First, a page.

States of matter and how they change

By: JENNA ELLIOTT


posted on: February 7th, 2018

WHAT ARE STATES OF MATTER?

There are 5 known states of matter. These are the forms which matter can take. These are: solids, liquids, gases, plasmas, and Bose-Einstein condensates. Plasmas and Bose-Einstein Condensates are only created in extreme conditions and only able to be seen properly in a laboratory. We will focus on solids, liquids, and gasses.

WHAT IS A SOLID?

A solid is a state of matter which has a fixed shape and cannot flow or be squashed. These are made up of atoms (imagine small lumps of matter) in a lattice structure. This is a closely packed pattern where the atoms cannot move over each other. These atoms vibrate on the spot, but do not travel.

EXAMPLES OF SOLIDS

Examples of solids are rock, trees, glass, and plastic, but there are many more.

WHAT IS A LIQUID?

A liquid is a state of matter which can flow and take the shape of its container, but cannot be squashed to fit in a smaller volume. These are also made of atoms in a random arrangement. These atoms have more energy than in a solid and can move over one another.

EXAMPLES OF LIQUIDS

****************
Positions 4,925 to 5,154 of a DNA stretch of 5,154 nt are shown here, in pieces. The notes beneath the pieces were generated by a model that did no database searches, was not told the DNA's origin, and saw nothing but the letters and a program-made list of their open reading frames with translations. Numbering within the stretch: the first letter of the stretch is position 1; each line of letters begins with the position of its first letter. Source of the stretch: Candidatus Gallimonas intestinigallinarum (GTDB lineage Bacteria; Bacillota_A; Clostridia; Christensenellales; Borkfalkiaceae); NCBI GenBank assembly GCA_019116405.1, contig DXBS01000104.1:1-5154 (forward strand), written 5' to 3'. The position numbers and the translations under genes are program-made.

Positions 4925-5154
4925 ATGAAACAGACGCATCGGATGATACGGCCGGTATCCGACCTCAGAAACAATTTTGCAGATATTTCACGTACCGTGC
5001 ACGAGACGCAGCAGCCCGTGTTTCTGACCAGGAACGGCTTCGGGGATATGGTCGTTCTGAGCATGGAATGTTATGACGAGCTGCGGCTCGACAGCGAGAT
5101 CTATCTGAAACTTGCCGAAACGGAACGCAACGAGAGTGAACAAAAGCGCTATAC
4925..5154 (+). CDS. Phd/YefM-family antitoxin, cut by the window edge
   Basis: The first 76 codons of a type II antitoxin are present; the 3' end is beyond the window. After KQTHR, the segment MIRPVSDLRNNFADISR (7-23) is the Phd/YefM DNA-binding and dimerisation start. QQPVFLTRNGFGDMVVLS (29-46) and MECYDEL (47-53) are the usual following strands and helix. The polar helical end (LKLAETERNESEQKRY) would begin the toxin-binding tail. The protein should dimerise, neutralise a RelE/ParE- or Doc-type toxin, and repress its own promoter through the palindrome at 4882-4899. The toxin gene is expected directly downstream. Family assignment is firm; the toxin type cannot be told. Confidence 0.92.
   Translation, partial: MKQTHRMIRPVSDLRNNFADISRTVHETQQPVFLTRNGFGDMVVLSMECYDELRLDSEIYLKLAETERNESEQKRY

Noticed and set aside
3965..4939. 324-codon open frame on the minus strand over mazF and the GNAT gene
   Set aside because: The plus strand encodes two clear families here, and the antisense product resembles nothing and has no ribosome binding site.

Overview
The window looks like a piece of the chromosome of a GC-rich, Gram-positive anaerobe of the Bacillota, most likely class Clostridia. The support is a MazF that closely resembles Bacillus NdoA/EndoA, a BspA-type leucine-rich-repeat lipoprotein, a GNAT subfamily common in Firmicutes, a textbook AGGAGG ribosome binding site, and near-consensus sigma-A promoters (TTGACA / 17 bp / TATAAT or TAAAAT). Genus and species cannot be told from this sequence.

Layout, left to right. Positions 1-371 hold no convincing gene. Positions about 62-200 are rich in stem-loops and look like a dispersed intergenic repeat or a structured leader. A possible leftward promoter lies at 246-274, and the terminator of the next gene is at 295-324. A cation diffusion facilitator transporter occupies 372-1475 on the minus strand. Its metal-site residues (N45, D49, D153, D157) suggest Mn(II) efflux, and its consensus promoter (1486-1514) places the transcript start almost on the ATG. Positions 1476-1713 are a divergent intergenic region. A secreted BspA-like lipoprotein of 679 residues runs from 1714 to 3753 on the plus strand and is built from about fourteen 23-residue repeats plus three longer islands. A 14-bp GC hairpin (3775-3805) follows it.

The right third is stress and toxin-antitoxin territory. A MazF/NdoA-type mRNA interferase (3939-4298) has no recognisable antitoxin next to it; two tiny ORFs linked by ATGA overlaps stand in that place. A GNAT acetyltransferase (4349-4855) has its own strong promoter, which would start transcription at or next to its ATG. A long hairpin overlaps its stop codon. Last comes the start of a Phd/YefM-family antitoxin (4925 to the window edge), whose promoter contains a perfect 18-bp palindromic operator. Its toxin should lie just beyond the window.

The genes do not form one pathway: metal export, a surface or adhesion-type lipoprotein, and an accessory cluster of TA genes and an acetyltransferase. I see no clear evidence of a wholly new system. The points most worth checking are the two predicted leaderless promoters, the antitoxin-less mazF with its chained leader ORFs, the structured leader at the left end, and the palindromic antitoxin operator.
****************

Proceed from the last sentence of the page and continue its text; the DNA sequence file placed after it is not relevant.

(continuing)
Water is a type of liquid. Petrol and oil are also liquids.

WHAT IS A GAS?

A gas is a state of matter which can flow and completely fill its container. It can also be squashed. These are also made of atoms, but these atoms have much more energy and are separated by gaps. The atoms are far apart and can move freely.

EXAMPLES OF GASES

The air we breathe is a gas, so are the fumes released from the oil fuelled electric generators.

GOING BETWEEN STATES OF MATTER

If you increase the energy of a solid by heating it, you increase how much the atoms vibrate. At a certain energy, the atoms have enough energy to overcome the forces holding them in the structure and begin to be able to move over one another. This means the matter becomes a liquid. This process is called ‘melting’. An example of this is ghee which goes runny when held in the hand. Increasing the energy further gives the atoms more energy until they have enough energy to overcome the attraction of the other atoms and become a gas. An example of this is a pool of water in the sun. The amount of liquid in the puddle decreases as more becomes a gas and is removed to the air. This process is called ‘evaporation’.

The reverse of evaporation is called ‘condensation’ and the reverse on melting is called ‘solidifying’.

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